Thursday, July 11, 2013

Cracknell nets first one-way contract with patience, persistence, perseverence

Instead of giving up on NHL aspirations, former
ninth round selection stuck through challenging times

ST. LOUIS -- Getting drafted in the ninth round of the NHL Draft is hardly cause to be optimistic for a player looking to get a foot in the door.

Chances are players picked so late have a remote chance at best of making it all the way to the top.

Of course, there are those players that defy the odds. Detroit's Henrik Zetterberg (seventh round, 210th overall) and Pavel Datsyuk (sixth round, 171st overall) come to mind as rare instances of players picked so late that become not only impact players but in these cases, superstars.

(St. Louis Blues photo)
Adam Cracknell (right) battles Chicago's Viktor Stalberg in a game last
season. Cracknell signed his first one-way contract earlier this year.
Adam Cracknell admits that he isn't a superstar, but he is "just one of those guys that's going to contribute in and out with my work ethic."

Cracknell waited a long time in 2004 to hear his named called. He was the 279th pick of the 2004 NHL Draft by the Calgary Flames.

But there was never an opportunity of playing for the Flames. The sides eventually parted ways.

But as Cracknell, 27, stands today, he at long last has that NHL contract. There have been others -- five one-year deals to be exact -- but for the first time, he's equipped with a one-way deal.

After bouncing around in the Western Hockey League, the East Coast Hockey League and then getting a chance in the American Hockey League, Cracknell signed his first of his five straight one-year deals with the Blues in 2009. But those were two-way deals, which meant he would spend his seasons playing for the Blues' AHL affiliate in Peoria. But the Prince Albert, Saskatchewan native was OK with the arrangement. He believed the big break would come at some point.

"This has been the path I've been given," said Cracknell, in St. Louis this week working out ahead of the start of training camp in September. "I played junior-B, got cut from a couple junior-A teams and then made a junior-B team."

From Kootenay to Omaha Ak-Sar-Ben to Las Vegas to Quad City and Peoria, Cracknell would continue to push and push until he was finally able to knock that NHL door in with the Blues in 2010, when he played in 24 games.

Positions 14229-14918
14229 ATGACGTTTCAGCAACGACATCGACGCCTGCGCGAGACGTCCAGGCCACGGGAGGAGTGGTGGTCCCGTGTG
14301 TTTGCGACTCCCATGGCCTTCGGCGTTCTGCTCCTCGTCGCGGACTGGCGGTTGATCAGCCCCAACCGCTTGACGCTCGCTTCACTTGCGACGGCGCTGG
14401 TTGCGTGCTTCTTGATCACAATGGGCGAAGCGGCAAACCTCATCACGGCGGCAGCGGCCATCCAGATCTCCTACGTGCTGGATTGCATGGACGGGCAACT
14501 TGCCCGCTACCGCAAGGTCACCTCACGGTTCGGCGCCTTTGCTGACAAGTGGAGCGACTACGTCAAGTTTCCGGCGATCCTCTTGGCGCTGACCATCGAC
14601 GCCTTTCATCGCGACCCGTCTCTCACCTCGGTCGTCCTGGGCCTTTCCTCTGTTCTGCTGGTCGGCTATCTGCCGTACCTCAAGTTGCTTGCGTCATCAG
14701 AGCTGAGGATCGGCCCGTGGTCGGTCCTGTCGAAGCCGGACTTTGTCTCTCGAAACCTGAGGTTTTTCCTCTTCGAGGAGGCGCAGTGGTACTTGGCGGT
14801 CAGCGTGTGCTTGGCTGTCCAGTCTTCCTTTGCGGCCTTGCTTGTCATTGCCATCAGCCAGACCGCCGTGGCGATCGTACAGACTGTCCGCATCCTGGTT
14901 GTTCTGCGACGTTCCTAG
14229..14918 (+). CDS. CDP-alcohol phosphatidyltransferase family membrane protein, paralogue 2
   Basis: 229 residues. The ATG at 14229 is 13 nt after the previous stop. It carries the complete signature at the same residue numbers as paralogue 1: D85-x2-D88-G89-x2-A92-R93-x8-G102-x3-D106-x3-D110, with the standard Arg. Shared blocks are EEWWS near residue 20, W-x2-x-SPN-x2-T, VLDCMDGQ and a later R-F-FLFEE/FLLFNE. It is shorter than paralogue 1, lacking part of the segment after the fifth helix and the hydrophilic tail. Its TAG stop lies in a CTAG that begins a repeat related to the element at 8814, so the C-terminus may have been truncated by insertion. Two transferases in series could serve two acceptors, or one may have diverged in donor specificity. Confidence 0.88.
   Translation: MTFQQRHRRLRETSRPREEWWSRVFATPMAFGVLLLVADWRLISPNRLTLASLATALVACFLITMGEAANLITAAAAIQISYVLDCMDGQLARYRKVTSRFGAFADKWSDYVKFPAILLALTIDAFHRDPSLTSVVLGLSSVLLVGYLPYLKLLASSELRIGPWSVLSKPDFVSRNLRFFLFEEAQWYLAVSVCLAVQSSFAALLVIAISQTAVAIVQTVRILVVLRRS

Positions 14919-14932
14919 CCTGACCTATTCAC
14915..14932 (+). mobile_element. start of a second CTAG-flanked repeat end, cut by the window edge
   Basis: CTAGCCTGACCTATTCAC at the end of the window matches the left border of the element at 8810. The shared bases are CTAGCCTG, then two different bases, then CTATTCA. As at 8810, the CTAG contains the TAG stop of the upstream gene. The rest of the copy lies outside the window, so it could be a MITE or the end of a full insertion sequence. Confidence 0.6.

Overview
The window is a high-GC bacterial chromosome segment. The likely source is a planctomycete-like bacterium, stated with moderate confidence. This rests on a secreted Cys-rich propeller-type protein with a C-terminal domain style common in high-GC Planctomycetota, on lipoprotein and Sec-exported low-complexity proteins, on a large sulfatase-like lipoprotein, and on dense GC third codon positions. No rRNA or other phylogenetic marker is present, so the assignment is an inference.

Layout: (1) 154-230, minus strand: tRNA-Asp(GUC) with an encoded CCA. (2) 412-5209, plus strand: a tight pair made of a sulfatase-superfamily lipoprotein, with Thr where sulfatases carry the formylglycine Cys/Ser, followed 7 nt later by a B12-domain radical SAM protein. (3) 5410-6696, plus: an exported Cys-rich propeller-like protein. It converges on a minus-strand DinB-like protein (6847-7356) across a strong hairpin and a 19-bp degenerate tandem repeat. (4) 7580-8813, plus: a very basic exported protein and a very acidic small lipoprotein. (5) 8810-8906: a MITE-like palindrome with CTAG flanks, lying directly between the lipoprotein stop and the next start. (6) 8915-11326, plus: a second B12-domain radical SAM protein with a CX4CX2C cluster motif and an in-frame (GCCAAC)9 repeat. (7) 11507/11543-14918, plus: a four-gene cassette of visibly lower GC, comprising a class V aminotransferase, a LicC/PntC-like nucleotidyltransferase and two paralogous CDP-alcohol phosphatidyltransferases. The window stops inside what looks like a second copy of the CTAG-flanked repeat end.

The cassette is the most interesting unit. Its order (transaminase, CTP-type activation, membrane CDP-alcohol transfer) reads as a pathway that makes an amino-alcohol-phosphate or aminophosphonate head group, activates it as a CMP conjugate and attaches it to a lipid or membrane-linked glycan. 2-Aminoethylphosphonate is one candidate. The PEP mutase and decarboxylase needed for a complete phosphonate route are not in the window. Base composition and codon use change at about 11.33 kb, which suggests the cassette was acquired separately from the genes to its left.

"There's some doubt in your mind at times," Cracknell said. "It's human nature, but at the end of the day, you can control your work ethic, someone sees you and you're in the right place at the right time, sometimes it happens for you and sometimes it doesn't. There's a lot of guys out there that can play but someone sees you and they like you. I think that's what happened.

"(Former Blues and Peoria Rivermen coach) Davis Payne, we played against him in Quad Cities and he helped out getting me into Peoria. He gave me a chance, he developed me into a role player. ... Calgary drafted me and we went different ways, but at the end of the day, I owe Calgary a lot. They drafted me and I was just as happy as if I was a first-rounder. Just to get my foot in the door, be seen, to have that on your resume is huge. You've got to make your way and I think I've paved it pretty good."

After making a name with linemates Chris Porter and Ryan Reaves as the 'CPR Line,' Cracknell was awarded by the Blues when he signed a one-way contract for $600,000 that will keep him with the big club. No more shuttles between St. Louis and an AHL destination. 

"It's huge to know that it's the next step in saying you made it and they believe you're an NHL player," Cracknell said. "It takes some guys longer. It took me eight years. It's the fifth year with St. Louis, fifth one-year deal. You'd like that seven-year deal, but everyone's got their own ways.

"... I obviously want to be a part of the scoresheet, but at the end of the day, we win as team. To know St. Louis still has faith in me to bring me back, they developed me into the player I know I could be. They gave me a chance and I owe them everything. I want to prove that they made the right decision. They have trust in me and I have trust in them. They see something in me and I want to show them what I think is inside of me."